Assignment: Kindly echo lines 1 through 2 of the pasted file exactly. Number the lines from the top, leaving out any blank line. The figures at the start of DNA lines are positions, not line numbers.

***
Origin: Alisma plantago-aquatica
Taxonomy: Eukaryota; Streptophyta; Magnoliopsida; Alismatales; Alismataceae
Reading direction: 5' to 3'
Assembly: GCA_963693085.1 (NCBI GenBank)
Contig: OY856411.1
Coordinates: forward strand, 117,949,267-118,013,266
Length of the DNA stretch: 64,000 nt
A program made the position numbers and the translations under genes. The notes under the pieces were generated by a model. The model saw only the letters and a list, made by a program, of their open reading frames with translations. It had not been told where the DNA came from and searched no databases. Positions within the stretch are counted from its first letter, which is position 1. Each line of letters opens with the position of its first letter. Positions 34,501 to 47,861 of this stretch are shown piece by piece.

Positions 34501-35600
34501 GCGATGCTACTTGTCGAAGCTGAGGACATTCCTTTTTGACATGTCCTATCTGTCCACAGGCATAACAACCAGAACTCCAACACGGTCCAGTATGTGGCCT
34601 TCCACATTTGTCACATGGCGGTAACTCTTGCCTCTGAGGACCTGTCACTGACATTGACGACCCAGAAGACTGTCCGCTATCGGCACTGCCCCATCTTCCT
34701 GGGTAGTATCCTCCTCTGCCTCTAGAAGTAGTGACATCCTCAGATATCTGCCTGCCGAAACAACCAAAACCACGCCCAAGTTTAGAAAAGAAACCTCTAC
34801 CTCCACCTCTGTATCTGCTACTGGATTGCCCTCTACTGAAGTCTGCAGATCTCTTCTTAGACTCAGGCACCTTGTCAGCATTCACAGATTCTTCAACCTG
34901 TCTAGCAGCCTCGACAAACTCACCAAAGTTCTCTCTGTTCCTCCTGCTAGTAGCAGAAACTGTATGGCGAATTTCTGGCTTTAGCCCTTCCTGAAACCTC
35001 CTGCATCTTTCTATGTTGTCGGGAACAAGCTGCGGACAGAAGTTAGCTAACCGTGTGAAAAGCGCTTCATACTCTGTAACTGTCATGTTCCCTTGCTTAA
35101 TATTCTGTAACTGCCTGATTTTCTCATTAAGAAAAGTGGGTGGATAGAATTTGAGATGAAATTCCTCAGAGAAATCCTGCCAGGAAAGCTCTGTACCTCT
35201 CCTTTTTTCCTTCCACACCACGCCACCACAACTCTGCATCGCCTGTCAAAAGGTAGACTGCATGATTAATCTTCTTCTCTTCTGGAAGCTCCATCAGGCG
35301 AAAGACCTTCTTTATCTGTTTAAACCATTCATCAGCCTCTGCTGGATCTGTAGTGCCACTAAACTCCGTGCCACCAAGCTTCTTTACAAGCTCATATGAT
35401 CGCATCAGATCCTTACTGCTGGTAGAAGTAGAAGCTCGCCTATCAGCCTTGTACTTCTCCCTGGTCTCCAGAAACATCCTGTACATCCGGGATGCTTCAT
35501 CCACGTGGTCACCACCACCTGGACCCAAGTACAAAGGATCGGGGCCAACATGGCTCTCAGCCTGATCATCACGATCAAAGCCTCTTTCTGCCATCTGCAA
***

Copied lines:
Origin: Alisma plantago-aquatica
Taxonomy: Eukaryota; Streptophyta; Magnoliopsida; Alismatales; Alismataceae